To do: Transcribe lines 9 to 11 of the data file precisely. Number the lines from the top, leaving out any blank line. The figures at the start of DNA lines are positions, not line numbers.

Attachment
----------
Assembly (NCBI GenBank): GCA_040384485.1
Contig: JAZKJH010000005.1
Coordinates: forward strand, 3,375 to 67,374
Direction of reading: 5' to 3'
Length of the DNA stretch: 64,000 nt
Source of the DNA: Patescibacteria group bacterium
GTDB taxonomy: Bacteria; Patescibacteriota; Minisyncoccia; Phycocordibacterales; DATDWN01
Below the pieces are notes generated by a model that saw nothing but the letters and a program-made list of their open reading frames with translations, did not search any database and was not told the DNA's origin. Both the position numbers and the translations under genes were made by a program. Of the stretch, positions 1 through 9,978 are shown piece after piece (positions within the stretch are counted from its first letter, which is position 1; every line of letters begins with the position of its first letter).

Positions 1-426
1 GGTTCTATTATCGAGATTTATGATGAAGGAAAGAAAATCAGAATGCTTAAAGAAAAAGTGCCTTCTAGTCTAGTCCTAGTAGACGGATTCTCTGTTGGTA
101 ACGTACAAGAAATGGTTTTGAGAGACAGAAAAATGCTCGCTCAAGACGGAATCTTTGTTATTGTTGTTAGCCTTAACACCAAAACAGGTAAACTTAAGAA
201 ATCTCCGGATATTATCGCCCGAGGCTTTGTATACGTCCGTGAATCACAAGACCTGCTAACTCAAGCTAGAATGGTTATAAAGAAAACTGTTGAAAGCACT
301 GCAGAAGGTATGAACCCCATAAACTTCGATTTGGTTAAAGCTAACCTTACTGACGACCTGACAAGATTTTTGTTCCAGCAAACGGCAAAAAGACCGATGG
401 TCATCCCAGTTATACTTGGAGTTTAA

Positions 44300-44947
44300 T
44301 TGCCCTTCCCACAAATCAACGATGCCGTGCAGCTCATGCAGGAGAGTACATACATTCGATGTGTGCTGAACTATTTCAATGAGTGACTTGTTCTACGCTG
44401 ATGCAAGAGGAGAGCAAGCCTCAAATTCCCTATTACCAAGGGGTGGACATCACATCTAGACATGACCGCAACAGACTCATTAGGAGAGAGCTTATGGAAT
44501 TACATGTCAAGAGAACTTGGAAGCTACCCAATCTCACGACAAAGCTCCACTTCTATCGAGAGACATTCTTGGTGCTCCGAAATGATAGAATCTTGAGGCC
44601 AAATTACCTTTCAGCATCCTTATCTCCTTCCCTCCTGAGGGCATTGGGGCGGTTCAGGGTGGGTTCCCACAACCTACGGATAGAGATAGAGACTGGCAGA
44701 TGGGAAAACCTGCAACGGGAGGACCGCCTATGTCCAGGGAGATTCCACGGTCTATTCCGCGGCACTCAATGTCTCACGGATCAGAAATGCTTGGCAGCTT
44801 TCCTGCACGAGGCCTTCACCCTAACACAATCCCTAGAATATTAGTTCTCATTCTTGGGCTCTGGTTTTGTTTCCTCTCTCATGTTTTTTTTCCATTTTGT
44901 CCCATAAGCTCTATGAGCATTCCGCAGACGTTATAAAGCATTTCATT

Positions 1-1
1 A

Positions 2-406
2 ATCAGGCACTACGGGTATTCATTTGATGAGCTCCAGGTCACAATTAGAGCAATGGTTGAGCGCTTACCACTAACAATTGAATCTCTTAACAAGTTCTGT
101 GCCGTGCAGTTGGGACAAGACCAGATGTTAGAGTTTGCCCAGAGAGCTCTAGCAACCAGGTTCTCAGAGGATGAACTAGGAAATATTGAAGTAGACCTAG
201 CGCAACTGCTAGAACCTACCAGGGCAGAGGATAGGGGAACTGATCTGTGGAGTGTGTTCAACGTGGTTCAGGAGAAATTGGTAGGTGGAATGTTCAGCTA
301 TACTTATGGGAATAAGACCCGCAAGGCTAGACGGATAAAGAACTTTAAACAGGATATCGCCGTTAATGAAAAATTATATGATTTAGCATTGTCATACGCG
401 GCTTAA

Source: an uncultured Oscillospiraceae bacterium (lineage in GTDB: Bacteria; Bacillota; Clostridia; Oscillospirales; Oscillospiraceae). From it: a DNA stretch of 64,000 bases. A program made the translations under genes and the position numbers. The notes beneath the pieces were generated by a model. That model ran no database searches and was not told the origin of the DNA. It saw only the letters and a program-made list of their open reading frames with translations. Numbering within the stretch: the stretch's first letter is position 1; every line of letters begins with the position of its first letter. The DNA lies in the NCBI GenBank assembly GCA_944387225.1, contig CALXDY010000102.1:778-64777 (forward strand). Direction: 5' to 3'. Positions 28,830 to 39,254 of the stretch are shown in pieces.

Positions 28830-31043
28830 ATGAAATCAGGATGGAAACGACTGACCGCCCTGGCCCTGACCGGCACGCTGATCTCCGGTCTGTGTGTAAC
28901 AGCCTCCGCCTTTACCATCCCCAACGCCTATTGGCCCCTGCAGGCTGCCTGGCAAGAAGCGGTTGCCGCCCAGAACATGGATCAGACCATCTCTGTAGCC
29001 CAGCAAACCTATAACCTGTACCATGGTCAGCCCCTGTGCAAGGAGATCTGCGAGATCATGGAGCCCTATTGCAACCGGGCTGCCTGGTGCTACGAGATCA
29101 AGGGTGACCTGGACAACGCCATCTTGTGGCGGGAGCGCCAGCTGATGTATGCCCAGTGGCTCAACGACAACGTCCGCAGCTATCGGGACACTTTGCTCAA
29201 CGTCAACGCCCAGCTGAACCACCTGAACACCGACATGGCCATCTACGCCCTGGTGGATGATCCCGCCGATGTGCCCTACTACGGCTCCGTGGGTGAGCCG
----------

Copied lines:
Positions 1-426
1 GGTTCTATTATCGAGATTTATGATGAAGGAAAGAAAATCAGAATGCTTAAAGAAAAAGTGCCTTCTAGTCTAGTCCTAGTAGACGGATTCTCTGTTGGTA
101 ACGTACAAGAAATGGTTTTGAGAGACAGAAAAATGCTCGCTCAAGACGGAATCTTTGTTATTGTTGTTAGCCTTAACACCAAAACAGGTAAACTTAAGAA